CUA Online & Mobile Banking, iM CUA, SMS Banker, Telebanker and CUA Online Applications will be offline from 2.30 am to 6.00am AEDT on Sunday 20 October. Our team is conducting scheduled maintenance.
How do I know if I’m looking at a hoax email or fake website, and what should I do?
Step 1: Check the email for tell-tale signs and don’t click on any attachments or links within the email
- Is the email unsolicited / unexpected?
- Does the email request any information from you, particularly login, financial or personal details?
- Are there any spelling mistakes or evidence of poor English throughout the email?
- Is there a sense of urgency or threat about the email?
- Is the sender address unfamiliar or peculiar?
Step 2: Confirm the email legitimacy with the company concerned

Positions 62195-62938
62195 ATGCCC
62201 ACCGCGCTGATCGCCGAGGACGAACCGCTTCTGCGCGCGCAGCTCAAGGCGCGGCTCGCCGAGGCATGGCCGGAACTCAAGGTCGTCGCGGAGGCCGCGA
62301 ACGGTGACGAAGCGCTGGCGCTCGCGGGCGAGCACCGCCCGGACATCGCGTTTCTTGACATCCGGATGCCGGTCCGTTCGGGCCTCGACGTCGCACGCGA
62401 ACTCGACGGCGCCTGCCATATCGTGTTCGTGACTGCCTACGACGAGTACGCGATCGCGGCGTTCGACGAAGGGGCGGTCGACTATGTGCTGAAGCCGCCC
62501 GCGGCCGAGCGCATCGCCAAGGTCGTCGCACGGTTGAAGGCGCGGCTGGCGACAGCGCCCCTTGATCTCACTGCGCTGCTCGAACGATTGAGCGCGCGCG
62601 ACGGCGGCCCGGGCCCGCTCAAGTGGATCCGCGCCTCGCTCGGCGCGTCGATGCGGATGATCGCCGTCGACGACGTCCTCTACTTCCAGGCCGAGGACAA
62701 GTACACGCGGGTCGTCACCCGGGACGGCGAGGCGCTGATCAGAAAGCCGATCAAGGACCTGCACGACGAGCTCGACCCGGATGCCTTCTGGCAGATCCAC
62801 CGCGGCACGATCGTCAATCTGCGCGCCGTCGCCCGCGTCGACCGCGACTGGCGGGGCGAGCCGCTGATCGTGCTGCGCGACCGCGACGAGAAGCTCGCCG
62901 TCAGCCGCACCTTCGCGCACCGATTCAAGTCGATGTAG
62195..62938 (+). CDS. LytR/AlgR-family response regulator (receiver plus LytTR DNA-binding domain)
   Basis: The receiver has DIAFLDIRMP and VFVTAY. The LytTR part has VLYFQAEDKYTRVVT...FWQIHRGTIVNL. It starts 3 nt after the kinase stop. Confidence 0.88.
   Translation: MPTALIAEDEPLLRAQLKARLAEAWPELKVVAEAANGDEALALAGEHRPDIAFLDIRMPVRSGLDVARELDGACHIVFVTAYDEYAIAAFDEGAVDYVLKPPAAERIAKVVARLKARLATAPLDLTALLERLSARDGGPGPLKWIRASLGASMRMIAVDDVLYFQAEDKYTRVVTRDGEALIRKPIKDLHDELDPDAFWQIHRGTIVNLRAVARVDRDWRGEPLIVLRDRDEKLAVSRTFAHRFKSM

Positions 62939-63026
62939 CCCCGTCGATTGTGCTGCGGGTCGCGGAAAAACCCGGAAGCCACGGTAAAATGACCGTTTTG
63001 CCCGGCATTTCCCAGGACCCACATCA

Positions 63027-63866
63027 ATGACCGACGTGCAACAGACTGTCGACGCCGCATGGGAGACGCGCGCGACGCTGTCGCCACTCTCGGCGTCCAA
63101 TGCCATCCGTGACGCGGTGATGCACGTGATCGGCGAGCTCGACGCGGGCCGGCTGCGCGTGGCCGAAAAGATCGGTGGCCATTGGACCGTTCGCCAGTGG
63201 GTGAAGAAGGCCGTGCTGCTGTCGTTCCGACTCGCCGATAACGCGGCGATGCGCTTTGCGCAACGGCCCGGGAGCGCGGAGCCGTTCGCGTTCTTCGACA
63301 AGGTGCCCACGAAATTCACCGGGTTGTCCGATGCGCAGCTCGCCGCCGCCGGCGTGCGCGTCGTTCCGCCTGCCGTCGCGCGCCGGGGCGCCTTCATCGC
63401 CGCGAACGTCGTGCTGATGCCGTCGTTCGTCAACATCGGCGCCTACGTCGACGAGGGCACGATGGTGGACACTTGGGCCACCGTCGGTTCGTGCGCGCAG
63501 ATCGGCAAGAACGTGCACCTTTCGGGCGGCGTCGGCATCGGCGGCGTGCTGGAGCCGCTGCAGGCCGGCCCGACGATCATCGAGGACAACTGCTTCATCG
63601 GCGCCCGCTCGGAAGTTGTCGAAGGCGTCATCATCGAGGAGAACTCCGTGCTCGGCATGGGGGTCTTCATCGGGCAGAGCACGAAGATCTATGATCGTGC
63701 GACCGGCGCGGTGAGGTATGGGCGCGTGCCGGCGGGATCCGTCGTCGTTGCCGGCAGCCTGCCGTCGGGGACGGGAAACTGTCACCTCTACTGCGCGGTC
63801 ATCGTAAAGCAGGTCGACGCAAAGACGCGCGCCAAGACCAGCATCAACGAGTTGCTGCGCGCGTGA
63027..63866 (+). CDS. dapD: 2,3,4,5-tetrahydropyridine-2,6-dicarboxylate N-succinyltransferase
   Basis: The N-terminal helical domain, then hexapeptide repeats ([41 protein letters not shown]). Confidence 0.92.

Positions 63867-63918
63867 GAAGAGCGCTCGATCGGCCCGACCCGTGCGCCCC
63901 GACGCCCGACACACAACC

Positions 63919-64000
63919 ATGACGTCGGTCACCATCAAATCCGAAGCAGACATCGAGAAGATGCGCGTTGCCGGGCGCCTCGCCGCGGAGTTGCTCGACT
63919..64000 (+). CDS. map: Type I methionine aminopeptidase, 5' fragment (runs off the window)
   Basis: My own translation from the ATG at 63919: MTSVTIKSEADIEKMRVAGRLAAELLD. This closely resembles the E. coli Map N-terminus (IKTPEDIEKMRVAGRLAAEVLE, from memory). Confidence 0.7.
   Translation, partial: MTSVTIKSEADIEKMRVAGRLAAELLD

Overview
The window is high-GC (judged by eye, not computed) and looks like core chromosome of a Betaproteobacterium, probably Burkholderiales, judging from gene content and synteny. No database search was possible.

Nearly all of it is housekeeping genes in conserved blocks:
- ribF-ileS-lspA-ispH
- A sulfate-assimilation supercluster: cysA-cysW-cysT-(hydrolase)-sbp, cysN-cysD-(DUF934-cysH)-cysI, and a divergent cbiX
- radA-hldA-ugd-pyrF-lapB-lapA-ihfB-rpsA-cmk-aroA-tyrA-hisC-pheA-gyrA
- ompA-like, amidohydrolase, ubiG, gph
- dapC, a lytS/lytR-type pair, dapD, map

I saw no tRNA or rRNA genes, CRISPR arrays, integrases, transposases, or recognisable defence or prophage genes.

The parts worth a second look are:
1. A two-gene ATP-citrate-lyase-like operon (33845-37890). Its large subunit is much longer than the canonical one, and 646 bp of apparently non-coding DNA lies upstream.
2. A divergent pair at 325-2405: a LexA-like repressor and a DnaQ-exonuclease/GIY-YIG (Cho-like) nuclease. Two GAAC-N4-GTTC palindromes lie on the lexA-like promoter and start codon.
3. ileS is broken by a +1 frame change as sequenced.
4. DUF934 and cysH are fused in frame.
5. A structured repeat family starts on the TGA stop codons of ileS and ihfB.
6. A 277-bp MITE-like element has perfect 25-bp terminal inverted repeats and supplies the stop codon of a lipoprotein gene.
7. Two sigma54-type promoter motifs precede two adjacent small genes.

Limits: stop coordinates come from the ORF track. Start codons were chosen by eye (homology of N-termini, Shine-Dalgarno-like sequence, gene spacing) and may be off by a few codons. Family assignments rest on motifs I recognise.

If you’re still unsure, and feel you cannot ignore the email, get in touch with the company directly. Don’t use the contact details provided in the email; source these from the company’s website.
The Australian Government’s Scamwatch website has examples of current hoax emails.
Step 3: Delete or report the email
If you think the email is a hoax, delete it straight away. Don’t click on any attachments or links out of curiosity. Sometimes this can result in your device becoming infected with malicious software.
It’s important to note no financial institution, including CUA, will ever ask you to confirm your identity or supply your passwords via email.
If you ever receive a hoax email involving CUA, don’t follow any of the links. Take a screen shot of it and send it directly to us at email@example.com.
If you’ve given out personal information regarding your account details, change your password on online banking immediately. If you’re unsure how to do this, or have any other queries, call us on 133 282 and we’ll assist you.
Where to get help if you have fallen for a scam
Visit the Scamwatch website for advice on what to do if you think you have fallen for a scam.